Opening the Sunday was Tony Young’s now near ten-year-old (!) project Autoclav 1.1, and here he was joined onstage by Kev King on additional electronics and video work, and Jamie (ESA) for additional guitars on the final track. Tony has been exceptionally prolific across this time – his new album Portents Call is his seventh, but crucially over his time under this moniker he has never allowed his style to stay still, adding additional textures where necessary – taking in post-punk and harder industrial sounds, as well as developing his own signature sound which is not far off electronic-based post-rock. I’ve seen his work live a number of times over the years, too, and it has been also fascinating watching the development of that in parallel – and here, I think he finally nailed the best way to do it, a solid mix of styles that showcased all elements of his work, but most importantly it had a dynamic that meant it never got boring, or let the attention wander, and this was assisted by the glorious, colourful visuals.
One of the bands I knew nothing about prior to the weekend were Future Trail. Apparently born from long-running German electro act davaNtage (one of those bands I’ve never got ’round to listening to, I must confess), they were an interesting proposition live that won’t have been to all tastes, but I liked them. Heavier beats, mid-paced rhythms, and some interesting female vocal hooks that certainly made them stand out from the other so-called synthpop bands on the bill. Also of note was their exuberance in being at Infest – apparently their first show outside of their native Germany, and they certainly made a new fan in me.
XMH were something of an “odd band out” this weekend, being the only band even remotely close to the idea of so-called “aggrotech” or “harsh industrial”, and while they were an enthusiastic band – with an especially charismatic frontman – I’ve long since tired of that style of music, and this really wasn’t my bag at all. Following them was the sleek, dance-oriented synthpop of Sono, a band who many didn’t know at all when they were announced, and it transpired that this was because they come from the commercial dance scene in Europe, rather than the “goth/industrial” scene, not that you’d know by listening to their live show. It was pristine, sleek synthpop of the type I could well believe bothering the charts in the UK, nevermind overseas, and indeed it was certainly clear to see why it was warmly received at Infest. But I think “best Infest show ever”, as a few people I saw suggested, is overstepping the mark a bit for me.
As cerebral as their name suggests, Cervello Elettronico supplied one of the most interesting sets of the weekend, although I think it is fair to say that it certainly wasn’t to everyone’s taste. They have usually been lumped in at the noisier end of the scene, but that is selling them very short indeed. Their setup onstage was unusual enough – two people, behind tables at the extreme left and right of the stage, shrouded in darkness (so much so that I simply gave up on photos), with a large projection screen being the focal point, playing interesting, almost hypnotic visuals that worked perfectly with the music. The music itself was very much ambient/techno-based, to my ears, a lengthy, lengthy build of electronics that began as almost drones and by the end was pounding industrial techno, and at points seemed heavily influenced by Clock DVA (not an influence I was expecting to hear this weekend). One of those sets that was richly rewarding if you stuck with it, but may have lost those who joined halfway through…CE were another artist I interviewed over the weekend, and again, the results from that will be online in due course.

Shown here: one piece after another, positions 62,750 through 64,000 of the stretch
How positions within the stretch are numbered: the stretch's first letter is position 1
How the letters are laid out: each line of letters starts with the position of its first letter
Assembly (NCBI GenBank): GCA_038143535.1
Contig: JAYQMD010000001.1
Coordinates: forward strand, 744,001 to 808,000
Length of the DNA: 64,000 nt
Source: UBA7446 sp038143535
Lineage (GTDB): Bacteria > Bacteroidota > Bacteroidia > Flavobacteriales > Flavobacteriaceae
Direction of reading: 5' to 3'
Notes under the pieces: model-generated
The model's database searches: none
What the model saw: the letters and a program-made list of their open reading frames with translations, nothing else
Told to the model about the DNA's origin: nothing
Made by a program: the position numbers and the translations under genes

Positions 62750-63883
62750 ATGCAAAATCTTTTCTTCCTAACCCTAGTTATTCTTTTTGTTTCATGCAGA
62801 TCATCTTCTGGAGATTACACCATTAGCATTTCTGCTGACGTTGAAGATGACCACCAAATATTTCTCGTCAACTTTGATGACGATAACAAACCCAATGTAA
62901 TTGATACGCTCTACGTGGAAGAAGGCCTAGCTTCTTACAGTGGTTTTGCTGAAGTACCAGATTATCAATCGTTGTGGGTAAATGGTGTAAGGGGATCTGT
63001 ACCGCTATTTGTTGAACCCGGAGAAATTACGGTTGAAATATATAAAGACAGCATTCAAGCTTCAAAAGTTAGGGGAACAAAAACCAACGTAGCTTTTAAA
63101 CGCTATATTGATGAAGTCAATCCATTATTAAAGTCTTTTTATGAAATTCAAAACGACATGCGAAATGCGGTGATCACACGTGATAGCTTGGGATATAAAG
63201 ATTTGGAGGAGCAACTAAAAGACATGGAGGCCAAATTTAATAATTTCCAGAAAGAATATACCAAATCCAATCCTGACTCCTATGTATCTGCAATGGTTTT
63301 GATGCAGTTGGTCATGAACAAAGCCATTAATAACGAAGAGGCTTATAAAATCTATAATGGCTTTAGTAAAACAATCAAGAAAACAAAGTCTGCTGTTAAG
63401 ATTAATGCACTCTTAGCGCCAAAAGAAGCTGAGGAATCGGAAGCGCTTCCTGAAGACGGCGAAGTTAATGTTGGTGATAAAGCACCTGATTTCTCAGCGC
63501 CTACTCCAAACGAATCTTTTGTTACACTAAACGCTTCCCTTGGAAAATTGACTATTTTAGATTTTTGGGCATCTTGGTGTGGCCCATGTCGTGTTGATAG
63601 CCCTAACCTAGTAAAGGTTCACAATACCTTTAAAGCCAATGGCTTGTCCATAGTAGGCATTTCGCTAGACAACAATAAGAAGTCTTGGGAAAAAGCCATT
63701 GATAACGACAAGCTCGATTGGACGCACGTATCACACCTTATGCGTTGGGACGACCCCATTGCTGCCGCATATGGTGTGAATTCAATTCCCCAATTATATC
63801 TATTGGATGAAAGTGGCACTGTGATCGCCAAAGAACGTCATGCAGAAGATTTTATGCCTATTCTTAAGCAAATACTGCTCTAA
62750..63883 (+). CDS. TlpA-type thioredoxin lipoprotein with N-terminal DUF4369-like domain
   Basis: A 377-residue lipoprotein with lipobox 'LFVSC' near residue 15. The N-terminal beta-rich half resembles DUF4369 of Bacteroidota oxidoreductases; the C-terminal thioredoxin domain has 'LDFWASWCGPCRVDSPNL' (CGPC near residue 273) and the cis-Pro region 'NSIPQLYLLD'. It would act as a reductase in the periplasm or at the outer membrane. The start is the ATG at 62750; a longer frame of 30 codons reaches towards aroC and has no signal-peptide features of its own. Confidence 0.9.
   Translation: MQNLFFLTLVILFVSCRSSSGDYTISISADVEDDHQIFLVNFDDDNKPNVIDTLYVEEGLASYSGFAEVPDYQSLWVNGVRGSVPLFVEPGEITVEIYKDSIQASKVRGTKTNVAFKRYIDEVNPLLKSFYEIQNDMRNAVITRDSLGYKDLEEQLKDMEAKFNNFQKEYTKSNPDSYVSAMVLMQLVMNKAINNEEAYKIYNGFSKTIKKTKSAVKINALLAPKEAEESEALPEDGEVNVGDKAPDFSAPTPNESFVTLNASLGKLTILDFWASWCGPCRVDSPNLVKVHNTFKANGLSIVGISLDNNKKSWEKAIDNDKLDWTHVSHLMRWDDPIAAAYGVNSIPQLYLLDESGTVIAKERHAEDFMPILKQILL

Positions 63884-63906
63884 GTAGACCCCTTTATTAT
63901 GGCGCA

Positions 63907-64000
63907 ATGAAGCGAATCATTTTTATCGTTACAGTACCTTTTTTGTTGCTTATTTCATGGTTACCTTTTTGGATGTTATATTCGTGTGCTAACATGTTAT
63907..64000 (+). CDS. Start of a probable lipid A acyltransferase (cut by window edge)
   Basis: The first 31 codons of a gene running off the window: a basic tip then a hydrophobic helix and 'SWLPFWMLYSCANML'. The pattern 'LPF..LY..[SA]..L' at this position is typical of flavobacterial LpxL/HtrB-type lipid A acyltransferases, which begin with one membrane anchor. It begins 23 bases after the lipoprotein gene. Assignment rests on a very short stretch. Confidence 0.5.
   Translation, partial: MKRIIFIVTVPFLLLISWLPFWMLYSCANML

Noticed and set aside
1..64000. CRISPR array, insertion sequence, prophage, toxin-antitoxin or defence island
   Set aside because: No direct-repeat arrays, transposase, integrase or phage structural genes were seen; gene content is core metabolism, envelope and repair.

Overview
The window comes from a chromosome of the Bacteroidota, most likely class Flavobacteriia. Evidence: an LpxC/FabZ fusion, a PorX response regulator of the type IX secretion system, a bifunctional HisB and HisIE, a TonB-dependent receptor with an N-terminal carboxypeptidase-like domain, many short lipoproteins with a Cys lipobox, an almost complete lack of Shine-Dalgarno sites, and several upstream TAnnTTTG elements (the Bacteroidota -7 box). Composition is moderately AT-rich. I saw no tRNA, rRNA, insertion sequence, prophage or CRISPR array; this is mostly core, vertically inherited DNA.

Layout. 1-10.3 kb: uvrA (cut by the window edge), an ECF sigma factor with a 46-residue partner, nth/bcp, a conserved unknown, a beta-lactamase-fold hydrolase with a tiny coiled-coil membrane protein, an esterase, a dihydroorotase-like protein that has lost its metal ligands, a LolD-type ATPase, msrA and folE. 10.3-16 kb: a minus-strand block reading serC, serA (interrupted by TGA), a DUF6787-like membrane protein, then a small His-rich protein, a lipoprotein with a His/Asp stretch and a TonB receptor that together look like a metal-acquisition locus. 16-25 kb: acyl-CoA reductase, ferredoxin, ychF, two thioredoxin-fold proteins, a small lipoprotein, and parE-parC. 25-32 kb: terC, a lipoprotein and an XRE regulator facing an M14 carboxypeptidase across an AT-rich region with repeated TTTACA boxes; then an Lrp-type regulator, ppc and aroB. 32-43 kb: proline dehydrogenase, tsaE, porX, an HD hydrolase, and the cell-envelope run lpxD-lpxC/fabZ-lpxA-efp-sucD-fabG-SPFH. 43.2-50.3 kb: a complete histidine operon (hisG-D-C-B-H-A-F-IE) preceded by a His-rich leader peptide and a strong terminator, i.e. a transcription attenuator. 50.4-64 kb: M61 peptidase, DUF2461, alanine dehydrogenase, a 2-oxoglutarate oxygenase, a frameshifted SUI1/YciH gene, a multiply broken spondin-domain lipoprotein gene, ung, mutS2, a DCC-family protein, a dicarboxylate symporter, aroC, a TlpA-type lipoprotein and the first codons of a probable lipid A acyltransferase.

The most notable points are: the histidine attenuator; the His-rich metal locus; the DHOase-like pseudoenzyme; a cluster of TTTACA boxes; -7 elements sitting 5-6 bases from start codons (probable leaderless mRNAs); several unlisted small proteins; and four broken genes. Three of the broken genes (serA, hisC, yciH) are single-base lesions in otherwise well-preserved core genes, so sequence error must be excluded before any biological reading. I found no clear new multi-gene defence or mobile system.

Judge of My Domain
No Man’s Land
Edge of Dawn
The Beauty and The Grace
Wir Sind Die Nacht
Call The Ships To Port
We Stand Alone
So, eight years since their last (spectacular) headlining appearance at Infest, it was once again time for Covenant to bring the curtain down on the festival, and while it wasn’t quite the astonishing, skyscraping glory that they reached last time, at points it ran it damned close.Covenant are one of those bands that can be a bit hit-and-miss in quality, but frankly never fail to save the day by simply having the kind of songs that can unite entire crowds in joy and euphoria – and having seen them eight times or so in the past twelve years, I’ve kind of come to know what to expect. That is, the “hits”, and a nice mix of new and old – but even I didn’t expect what was delivered here. Yeah, so the band had mentioned the week before to expect some material from their debut album (that they’ve been revisiting to varying degrees over the past year or so in Europe and North America), but the end result was a diverse set that at points was probably appreciated more by die-hard fans than any casual ones.Frankly this was a brave set indeed, particularly for a band headlining a festival, and it was the first half that may have lost a few people. The surprises came from the off, too, opening with probably their darkest, bleakest song (Feedback) that like other songs aired from Sequencer in recent years, has been retooled a bit and perhaps made that bit more accessible. That said, it seemed to leave a number in the crowd a little non-plussed, but their patience was rewarded with a blistering Bullet to follow it.